Of course, this passage occurs immediately before the Mermedonians, desperate for food because Andreas has set Matheus and all of their prisoners free, turn without hesitation and eagerness on an innocent child, the son of one of their elders, as the supposedly best and necessary stave against their impending starvation (ll. 1114-37). And yet somehow, for all of the energy the poet expends on describing the Mermedonians’ moral and physical depravity—of which this scene is the chief exemplification—there is no act of violence they can commit that can even begin to equal what God himself is capable of unleashing, such as the flood that Andrew commands to pour forth from an ancient stone pillar (after his three days of torture at the Mermedonians’ hands and during which he weeps in abject pity for himself). This is a flood, moreover, that becomes especially terrifying when an angel of God encloses the city in fire so that no one can escape drowning. In the deafening maelstrom of water, wind, and flame that ensues (ll. 1541-52), the “wailing” and “wretched tumult” of “old men” is heard “widely” (ll. 1554-55), creating for the reader a scene of absolute devastation, terror, and human abjection. Although the poem itself would not allow for such a question, one has to wonder how an Andreas could remain unchanged—battle-hard and indifferent—by witnessing such a scene, but as a saint whose body can be ripped to shreds, then miraculously heals itself, is he ever really human? One wonders also how the Mermedonians, who were resurrected after suffering such a holocaust, could ever move beyond the trauma of their own violent deaths, but as cannibals who are also murderers, do they deserve such consideration? In such a zone of devastation, is anyone in the poem, finally human?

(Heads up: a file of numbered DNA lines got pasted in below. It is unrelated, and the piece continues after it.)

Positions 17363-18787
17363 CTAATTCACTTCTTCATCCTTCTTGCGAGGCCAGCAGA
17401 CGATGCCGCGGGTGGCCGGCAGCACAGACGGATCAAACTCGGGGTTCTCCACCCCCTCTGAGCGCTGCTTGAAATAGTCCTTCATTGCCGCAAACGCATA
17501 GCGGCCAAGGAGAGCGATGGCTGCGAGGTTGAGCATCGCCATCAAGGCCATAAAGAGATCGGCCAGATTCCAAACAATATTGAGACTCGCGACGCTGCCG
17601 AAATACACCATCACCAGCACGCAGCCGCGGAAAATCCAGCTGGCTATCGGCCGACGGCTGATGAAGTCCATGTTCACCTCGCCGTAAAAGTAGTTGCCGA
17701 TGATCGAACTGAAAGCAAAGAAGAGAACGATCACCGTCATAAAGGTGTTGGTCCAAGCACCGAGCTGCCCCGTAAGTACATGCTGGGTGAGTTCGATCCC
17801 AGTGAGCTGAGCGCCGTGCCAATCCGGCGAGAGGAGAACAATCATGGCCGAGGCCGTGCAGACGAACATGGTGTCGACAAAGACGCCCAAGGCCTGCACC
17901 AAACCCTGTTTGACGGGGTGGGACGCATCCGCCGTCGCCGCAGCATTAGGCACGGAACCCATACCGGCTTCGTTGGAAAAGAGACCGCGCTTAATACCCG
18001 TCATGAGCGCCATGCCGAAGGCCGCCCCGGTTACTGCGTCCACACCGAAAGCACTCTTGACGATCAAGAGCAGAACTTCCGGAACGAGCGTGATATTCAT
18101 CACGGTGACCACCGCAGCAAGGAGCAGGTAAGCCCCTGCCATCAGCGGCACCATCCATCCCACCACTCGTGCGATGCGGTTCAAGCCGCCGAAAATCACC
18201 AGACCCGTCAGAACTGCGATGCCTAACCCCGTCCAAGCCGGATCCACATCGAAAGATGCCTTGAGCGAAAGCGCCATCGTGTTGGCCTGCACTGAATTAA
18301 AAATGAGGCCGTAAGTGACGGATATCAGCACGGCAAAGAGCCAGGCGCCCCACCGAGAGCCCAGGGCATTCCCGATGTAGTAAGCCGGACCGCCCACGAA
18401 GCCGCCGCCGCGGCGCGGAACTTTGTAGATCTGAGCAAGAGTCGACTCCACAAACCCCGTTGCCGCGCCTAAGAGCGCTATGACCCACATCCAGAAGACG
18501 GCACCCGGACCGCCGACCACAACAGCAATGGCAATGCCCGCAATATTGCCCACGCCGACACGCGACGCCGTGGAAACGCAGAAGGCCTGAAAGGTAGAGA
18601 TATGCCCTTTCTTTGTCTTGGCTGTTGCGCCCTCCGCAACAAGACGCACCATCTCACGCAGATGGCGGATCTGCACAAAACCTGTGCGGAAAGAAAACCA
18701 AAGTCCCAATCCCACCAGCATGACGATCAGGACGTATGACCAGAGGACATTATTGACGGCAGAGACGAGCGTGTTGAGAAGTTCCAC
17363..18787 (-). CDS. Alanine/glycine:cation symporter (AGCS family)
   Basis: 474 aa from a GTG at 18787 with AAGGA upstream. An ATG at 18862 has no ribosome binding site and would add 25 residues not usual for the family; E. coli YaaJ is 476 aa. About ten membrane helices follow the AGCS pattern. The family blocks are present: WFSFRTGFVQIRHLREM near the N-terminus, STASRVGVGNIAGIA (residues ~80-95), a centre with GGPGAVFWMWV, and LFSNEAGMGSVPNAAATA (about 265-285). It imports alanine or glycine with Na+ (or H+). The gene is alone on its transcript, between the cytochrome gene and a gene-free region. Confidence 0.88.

Being a shameless anachronistic comparatist, one way I want to devise a possible answer to this question is to conclude with a brief consideration of Andreas alongside a modern novel that has a lot in common, genre-wise, with the Old English poem: H.G. Wells’s The Island of Dr. Moreau, which also includes a journey to an island in the middle of nowhere where certain barbaric practices are in full swing. The story is narrated by Edward Prendick, an English gentleman who ends up on the island after being shipwrecked and who soon discovers that the infamous physiologist Dr. Moreau has set up an encampment there for the purposes of vivisecting a variety of exotic animals in order to turn them into humans, partly out of curiosity to see if the only thing separating humans from animals is body posture, speech, and rules of conduct that can be taught (i.e., “not to eat fish or flesh,” “not to claw the bark of trees,” and “not to chase other men”). Similar to Matheus and Andreas, Dr. Moreau is on a mission of conversion (albeit, a decidedly secular-scientistic conversion), one which has to be enforced through violence but which is ultimately about the retraining of habits of mind and body. Of course, the experiment goes terribly awry and in order to turn the animals into humans, a lot of unnecessary physical, and we can imagine, psychic suffering is inflicted. At the same time, the supposed instinctual “savagery” of animals (such as their desire to walk on all fours, eat other animals, or attack humans) cannot really be tamped out, and without constant and vigilant supervision and the climate of continual fear provided in the figure of Dr. Moreau himself, the animals eventually revert to old habits, hunting down game and aggressively attacking the humans on the island. But it is also clear, in Wells’s handling of the story, that the savagery that Moreau wreaks upon the so-called “Beast Folk” is somehow worse than anything an animal might do by following its so-called “natural” instincts, because Moreau’s savagery is rational, scientific, carefully premeditated, and thoroughly human, if also inhumane. Eventually Moreau and his assistant doctor Montgomery are killed by their surgical progeny and Prendick is left to fend for himself among the “Beast Folk.” After discovering that “their simple scale of honor was based mainly on the capacity for inflicting trenchant wounds,” Prendick learns how to judiciously wield a hatchet and spends ten months “as an intimate of these half-humanized brutes” before he ultimately leaves the island on a small schooner that has drifted inland. In the meantime, the “Beast Folk” revert to their former animal states, yet still retain traces of their “dwindling shreds” of “humanity,” while Prendick himself undergoes “strange [animal] changes.”